An exploration of video game models

When I was a poo-poo baby I watched a shit-ton of Minecraft animations, so naturally, I wanted to make one. So I searched up “How Minecraft Animation” with my Polish little fingers and a bunch of Blender tutorials popped up. That was my introduction to Blender. It was hard, it was complicated and I quit immediately. But I kept coming back every time I got the itch. I got better, and eventually, I got animating! I didn’t finish anything, but there was this weird feeling when I saw my Minecraft skin moving around my world in Blender, exactly the way I wanted, it felt very freeing, almost like a door was unlocked somewhere, and I could hear it unlocking, anyway.

A similar thing happened in 2018, I haven’t been a blender user for years at this point but I watched a shit ton of Overwatch animations. I tried to do it in SFM but it didn’t feel right. I wanted to animate exactly how they did at Blizzard, unfortunately, that required I make a rig myself. It was foolish, but I tried nonetheless. This was my first venture into rigging. It was hard, it was complicated, and I tried like crazy over and over again, learning a little bit each time. I made many discoveries, that I didn’t understand, like…

These weird bones. What do these bones do? Why are they here? Why are none of them named?

I left those weird bones for later and made a bunch of garbage rigs and animations that I was proud of, but I knew I could do better. It was at this time I heard of something called “topology”, and apparently, it was pretty important. Topology basically describes how you model the model. It’s a really broad topic, and every youtube video about it bored me to death, but basically, all these exported models use triangles instead of quads, and that’s apparently bad.

So I found a neat shortcut in blender that does exactly what I want.

But it didn’t work perfectly… There were these weird spots, where the topology would break.

These require manual “quadification”, that’s where the learning happens. You get a feeling for it, how stuff looks and bends, it’s very satisfying if a little tedious.

Now, look at this guys ass.

Oh no! It’s got triangles! But, it’s fine because it’s low poly, and triangles aren’t actually bad, they can be useful! They’re just bad for big models and big productions because they use subdivisions and that doesn’t matter in video games (for the most part). Look at the big red arrow in the picture above. This triangle is used to maintain the volume of the ass when the leg is stretching

Look at that stretching! *And nothing else.

Now look down here, this is called a “pole” because it’s got more than 4 quads attached to it. In this case, there are triangles too, but they’re there to maintain volume.

It’s placed here because that’s where the arm rotates, and with some clever quads and triangles

You can preserve all the volume in the shoulder.

Locked and loaded with all this knowledge, baby brain me in 2019 or 2020 decides he can do his own models now.

I don’t even remember making this. I think that’s a good thing.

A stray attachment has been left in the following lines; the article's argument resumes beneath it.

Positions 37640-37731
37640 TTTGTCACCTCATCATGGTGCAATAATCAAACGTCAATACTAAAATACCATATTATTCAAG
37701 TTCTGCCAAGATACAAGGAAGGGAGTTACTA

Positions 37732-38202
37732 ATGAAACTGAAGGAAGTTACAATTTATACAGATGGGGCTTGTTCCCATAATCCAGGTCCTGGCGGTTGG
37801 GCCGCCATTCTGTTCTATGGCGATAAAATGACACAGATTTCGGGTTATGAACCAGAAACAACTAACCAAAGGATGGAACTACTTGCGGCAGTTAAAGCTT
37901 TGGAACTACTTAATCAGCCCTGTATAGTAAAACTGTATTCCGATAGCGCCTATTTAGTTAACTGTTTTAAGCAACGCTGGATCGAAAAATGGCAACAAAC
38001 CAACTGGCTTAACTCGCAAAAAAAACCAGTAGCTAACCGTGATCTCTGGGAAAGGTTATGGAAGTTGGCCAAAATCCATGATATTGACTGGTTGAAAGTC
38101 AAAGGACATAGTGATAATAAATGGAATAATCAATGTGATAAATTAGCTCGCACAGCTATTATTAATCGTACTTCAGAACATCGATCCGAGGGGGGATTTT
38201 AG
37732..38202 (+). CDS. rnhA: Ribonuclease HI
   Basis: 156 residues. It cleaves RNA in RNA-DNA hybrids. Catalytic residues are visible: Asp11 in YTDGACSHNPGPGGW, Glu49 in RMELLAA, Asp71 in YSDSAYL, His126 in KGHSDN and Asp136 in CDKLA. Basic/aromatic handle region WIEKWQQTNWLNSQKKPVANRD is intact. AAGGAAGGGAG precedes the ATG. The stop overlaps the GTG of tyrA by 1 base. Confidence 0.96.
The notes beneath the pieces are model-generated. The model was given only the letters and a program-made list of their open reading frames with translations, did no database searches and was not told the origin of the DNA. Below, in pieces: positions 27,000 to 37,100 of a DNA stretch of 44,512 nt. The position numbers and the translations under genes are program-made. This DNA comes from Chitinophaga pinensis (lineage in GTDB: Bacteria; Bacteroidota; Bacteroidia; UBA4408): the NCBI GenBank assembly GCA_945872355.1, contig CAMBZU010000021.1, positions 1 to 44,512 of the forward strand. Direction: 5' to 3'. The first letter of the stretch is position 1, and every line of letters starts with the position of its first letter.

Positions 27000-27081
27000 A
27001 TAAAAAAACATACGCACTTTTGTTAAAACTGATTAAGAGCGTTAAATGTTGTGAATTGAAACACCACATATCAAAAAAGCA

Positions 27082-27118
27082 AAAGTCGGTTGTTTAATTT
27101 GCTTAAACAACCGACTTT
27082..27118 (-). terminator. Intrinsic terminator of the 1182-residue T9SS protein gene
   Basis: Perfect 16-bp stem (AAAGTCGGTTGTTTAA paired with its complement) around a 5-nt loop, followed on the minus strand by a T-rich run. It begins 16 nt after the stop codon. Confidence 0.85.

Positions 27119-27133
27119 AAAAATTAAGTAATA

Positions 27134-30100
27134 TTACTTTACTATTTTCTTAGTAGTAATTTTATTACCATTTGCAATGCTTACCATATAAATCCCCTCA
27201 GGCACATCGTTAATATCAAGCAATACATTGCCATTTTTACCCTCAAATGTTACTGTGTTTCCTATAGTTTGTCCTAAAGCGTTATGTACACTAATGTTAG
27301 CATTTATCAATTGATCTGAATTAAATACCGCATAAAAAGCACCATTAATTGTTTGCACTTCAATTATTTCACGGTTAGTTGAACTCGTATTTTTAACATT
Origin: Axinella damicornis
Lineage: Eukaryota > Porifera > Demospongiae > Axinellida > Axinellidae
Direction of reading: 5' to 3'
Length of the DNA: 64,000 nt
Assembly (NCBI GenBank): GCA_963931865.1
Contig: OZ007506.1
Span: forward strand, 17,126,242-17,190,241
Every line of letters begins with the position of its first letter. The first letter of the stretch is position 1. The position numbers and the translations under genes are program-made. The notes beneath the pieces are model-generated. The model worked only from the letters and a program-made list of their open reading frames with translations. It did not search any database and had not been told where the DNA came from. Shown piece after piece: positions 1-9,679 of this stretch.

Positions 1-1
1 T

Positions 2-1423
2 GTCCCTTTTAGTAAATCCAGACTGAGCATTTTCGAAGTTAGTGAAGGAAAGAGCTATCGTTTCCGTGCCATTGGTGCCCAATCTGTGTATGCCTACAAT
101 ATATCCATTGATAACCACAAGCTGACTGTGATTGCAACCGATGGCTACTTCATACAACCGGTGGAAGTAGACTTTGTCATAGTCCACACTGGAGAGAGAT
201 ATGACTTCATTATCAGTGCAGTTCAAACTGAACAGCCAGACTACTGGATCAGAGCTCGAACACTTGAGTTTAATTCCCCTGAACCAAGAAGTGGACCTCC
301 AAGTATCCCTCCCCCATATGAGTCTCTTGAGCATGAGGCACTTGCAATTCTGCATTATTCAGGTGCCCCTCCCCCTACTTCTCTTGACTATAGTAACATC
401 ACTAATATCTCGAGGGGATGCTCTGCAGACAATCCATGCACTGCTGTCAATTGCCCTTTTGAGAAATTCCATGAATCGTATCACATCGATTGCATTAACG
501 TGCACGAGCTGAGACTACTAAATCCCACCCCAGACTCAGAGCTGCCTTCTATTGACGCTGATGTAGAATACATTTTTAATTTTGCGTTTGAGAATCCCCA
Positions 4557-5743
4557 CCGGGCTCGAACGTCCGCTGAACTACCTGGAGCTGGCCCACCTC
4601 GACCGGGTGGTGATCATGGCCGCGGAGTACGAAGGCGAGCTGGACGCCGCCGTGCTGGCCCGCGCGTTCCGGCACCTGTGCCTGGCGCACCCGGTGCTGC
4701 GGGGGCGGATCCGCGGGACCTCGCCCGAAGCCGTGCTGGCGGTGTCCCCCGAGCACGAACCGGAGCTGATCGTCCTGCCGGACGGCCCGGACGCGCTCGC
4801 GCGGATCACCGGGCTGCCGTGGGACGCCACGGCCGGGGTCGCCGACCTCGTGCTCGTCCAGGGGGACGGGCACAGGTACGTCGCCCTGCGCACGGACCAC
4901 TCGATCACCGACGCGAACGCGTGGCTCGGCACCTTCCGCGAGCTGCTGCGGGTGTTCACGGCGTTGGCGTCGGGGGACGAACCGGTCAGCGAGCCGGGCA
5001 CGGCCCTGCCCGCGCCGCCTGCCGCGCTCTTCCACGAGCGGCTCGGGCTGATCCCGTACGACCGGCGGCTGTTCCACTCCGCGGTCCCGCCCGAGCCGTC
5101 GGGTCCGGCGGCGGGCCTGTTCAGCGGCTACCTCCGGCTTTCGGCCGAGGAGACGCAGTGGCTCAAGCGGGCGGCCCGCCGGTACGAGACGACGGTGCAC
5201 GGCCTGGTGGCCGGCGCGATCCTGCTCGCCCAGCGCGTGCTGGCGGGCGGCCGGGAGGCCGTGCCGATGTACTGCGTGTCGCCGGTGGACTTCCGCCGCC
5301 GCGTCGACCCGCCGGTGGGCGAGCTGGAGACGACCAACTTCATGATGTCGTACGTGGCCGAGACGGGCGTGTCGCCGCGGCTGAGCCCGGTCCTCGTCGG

oh my god.

I think this is worse?


I guess this is progress?

Eventually, I got better

Now comes the hard part…

Creating a skeleton. I lied, that part isn’t hard, It’s the weight painting (which determines the influence each bone has on the mesh). I would always fail miserably during weight painting.

I would bend the leg, see it looks horrible and think to myself that I couldn’t do it right because the professionals have all the weird bones that probably do some crazy stuff and have some secret weight painting knowledge that makes it look good, I gave up entirely after that.

So, some years pass and I do a bunch of stuff until Fortnite releases Spider-man as a skin. I think “that’s awesome, I want to animate Spider-man!”. At this point, I’m comfortable with rigging, modelling and animation, and I thought I’d be good to take another crack at creating an industry-standard rig.

These scary bones are abundant now, they’re at the shoulder, the chest and arms (hid some bones for showcase purposes)

They scared me a little, but this time I had a plan. Because of how these skeletons are exported, you can apply emotes from the games to them, so the Idea is I get an animation from the game, and I look at how the bones move in relation to other bones, and figure out what the weird bones do! That way there’s a chance I can figure out how the big boys do their stuff!

Turns out the weird bones I was worrying about all this time didn’t do shit, and all that time was wasted. Believe it or not, that was a relief for me!
But I dug a little deeper, only to find that the weight painting sucks too!

The shoulder tears the model, the neck bone pulls the chest.

The arms and shoulders bend horribly and leave awful stretching and distortion

The forearms bend like noodles, the vertices are not smooth at all.

And I think to myself, “Damn, this looks dog shit”, but I played the animation again, and I couldn’t notice any of the problems. And that’s when it hit me.

My problem was looking at each bone individually. I’d bend the leg aggressively in one direction, see it in wireframe and think that’s unusable, when in fact it is. A character is never going to bend their leg 90 degrees to the side, without bending their body and hips, and the animation is never going to be in wireframe! I should be looking at the skeleton as a whole, not individual parts, because it’s easy to criticize a puzzle piece as an artwork, without considering the picture it creates.

Thank you for my ted talk.


Interesting. Most I’ve ever done is animate the unturned playermodel doing a dab.


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